Strong Female Characters in Fiction

Strong Female Characters in fiction. One of my favorite quotes on this topic is from Joss Whedon. When asked why he writes strong female characters, he said, “Because you’re still asking me that question.” I think that that in itself speaks volumes as to the real issue, which is why this is even an issue in the first place. Or, more specifically, why this is still an issue. Because it really shouldn’t be.

What exactly is a strong female character? I’ve spent Gosh knows how long contemplating the answer to that question, because it’s important to me to include such characters in my work, as I believe it should be with every writer. What I find interesting is that there isn’t a lack strong male characters. Strong male characters aren’t an issue. Indiana Jones, Sherlock Holmes, Dracula – these aren’t considered‘strong’ male characters. The fact that they are male isn’t really worth mentioning. Because being male doesn’t define them as characters. Yet there is a significant lack of strong female characters. Why is it that every other year Batman or Superman get a new movie, but no one can seem to get a Wonder Woman project off the ground?

When people talk about strong female characters, I don’t think it’s with reference to physical strength, although that can play a part. What I’ve gathered so far is that a strong female character is a character whose being female is not her defining trait. She is a character who cannot be summed up by simply saying she was ‘the girl’in the story. Her function within the plot transcends her simply being a female. Being female is not her most important attribute. In short, a strong female character is a strong character who happens to be female.

Obviously I’m not saying that there is anything wrong with being female. That’d be stupid of me. What I am saying is that to sum up a character by saying she is ‘the girl’ of the story implies that there is some standard that being ‘the girl’ entails, which is totally not the case. It reduces being a girl or a woman to a set of preconceived notions, it implies that she is ‘the usual’, or ‘the typical’, which is damaging and limiting.

Take the ‘love interest’ for example, in this case ‘the girlfriend’. A love interest serves a function within a story, the same way that a foil or an antagonist does. So having a female love interest is not a bad thing in and of itself. The problem is how frequently this is all the character is ever allowed to be. When a female love interest has no real personality beyond being the thing the protagonist is after, has no goals of her own, or is a two-dimensional afterthought, it reduces said character to a mere prop. She is not a character, she is a trophy, a prize, an end.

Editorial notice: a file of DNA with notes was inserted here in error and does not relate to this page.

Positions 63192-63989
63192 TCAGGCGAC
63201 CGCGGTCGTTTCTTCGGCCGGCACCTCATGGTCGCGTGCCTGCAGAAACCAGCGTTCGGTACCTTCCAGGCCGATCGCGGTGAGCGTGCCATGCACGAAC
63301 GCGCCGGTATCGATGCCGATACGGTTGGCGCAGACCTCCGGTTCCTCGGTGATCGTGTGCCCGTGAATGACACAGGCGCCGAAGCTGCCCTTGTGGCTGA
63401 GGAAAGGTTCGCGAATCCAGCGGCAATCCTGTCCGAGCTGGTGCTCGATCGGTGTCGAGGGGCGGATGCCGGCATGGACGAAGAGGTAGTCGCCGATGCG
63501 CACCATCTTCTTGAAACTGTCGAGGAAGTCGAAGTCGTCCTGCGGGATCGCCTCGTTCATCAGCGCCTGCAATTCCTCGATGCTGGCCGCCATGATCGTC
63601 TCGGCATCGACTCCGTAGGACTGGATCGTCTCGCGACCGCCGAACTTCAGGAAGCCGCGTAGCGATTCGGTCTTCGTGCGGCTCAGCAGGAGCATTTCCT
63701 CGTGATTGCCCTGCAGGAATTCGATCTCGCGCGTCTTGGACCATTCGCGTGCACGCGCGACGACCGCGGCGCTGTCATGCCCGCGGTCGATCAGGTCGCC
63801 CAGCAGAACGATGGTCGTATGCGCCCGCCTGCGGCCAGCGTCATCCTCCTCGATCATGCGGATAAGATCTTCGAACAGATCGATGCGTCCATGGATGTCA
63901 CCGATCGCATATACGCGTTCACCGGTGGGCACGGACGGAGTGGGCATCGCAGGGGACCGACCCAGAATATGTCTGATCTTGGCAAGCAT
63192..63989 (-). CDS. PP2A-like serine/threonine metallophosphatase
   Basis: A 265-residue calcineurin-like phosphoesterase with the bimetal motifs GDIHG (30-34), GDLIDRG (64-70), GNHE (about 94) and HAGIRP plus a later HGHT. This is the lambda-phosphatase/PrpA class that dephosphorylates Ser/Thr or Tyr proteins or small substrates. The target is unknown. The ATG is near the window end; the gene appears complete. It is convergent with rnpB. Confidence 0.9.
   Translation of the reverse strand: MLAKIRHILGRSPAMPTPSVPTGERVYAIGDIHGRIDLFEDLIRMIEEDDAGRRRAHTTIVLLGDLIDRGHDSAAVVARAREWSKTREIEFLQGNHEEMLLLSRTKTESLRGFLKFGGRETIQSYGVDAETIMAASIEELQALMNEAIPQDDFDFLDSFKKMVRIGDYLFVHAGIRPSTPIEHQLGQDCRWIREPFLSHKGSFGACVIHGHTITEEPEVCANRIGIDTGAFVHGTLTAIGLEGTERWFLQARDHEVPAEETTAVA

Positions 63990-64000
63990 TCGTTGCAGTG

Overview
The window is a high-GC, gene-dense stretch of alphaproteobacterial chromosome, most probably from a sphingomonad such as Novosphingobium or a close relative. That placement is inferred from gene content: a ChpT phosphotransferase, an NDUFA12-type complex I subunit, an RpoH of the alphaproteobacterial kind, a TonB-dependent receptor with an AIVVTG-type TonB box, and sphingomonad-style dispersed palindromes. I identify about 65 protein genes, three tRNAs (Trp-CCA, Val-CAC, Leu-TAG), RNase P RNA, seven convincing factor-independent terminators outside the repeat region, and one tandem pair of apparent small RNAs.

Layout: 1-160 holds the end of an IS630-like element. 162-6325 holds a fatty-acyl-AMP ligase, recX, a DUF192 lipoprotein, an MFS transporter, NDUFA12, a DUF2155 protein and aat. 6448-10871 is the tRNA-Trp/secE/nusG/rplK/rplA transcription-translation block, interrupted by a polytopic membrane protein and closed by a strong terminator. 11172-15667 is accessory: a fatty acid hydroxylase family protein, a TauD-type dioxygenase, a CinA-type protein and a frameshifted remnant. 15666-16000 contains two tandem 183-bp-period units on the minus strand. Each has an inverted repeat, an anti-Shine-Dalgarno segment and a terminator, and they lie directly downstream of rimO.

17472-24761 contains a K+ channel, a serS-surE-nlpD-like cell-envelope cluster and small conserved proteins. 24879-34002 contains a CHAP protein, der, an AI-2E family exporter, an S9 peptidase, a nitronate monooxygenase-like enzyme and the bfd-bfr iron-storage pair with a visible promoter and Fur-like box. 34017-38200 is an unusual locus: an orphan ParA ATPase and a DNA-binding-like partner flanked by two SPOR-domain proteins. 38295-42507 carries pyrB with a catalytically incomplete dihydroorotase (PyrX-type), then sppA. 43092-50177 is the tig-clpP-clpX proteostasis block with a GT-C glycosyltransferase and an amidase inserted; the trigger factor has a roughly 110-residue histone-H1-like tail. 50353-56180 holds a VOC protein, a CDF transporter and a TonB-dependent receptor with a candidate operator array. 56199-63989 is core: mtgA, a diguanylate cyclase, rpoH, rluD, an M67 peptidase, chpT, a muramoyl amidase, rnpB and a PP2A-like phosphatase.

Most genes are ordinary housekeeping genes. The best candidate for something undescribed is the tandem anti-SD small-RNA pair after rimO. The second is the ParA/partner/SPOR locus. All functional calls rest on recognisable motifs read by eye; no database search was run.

Something that bothers me is that I’ve heard it said that the reason there aren’t as many strong female characters as there are male ones is because most authors are men, and it is difficult for a male writer to write from a woman’s perspective and/or with a woman’s experiences. I personally think this is a lame excuse for lazy writing. Following this logic, a writer is limited to creating characters with experiences similar to his own, which would mean that all works of fiction should be semi-autobiographical at best. Creating a believable female character, as it turns out, is about as difficult as creating a believable male character.

Does a strong female character have to be the main character to qualify? At first I thought so. I thought that without being the protagonist, any effort at creating a strong female character would be in vain, as the focus would still be on someone other than her. Characters like Xena, Buffy the Vampire Slayer, Pride and Prejudice’s Elizabeth Bennett, Laura Croft, and Kim Possible (yes, the cartoon) definitely qualify. But it is entirely possible to create strong female characters without them being the protagonist. Again, it all boils down to how well this character is developed. Does she have more than a superficial personality, likes and dislikes, goals and aspirations? Does she exist beyond what she looks like? Does she have purpose? Does she affect the plot? Is she more than a prop? Take, for example, Hermione Granger of the Harry Potter series. Strong female character? Yes. The main character? No. Other examples include Mariah Hill from the Avengers film, or Sarah Conner from the Terminator film series, or Chani from Frank Herbert’s Dune novels.

Granted, right now there are many positive steps being taken to include and create stronger female characters in fiction in all mediums. This is wonderful. However, much more remains to be done, and it is a goal of mine as a writer to contribute to equal gender representation in literature as best as I can, and I think we as writers – in particular – those who happen to be male have an obligation not to contribute to the sexism that is still very prevalent in our society. I’m still researching this very interesting topic, and hopefully I can post more of what I’ve gathered. I’d love to hear input from you all on the subject as well. All comments are welcome.

 

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2 responses to “Strong Female Characters in Fiction

  1. You make good points. When we start”counting the gender, race, etc. of the characters instead of just looking for a good story, we are losing something in the natural process of storytelling.

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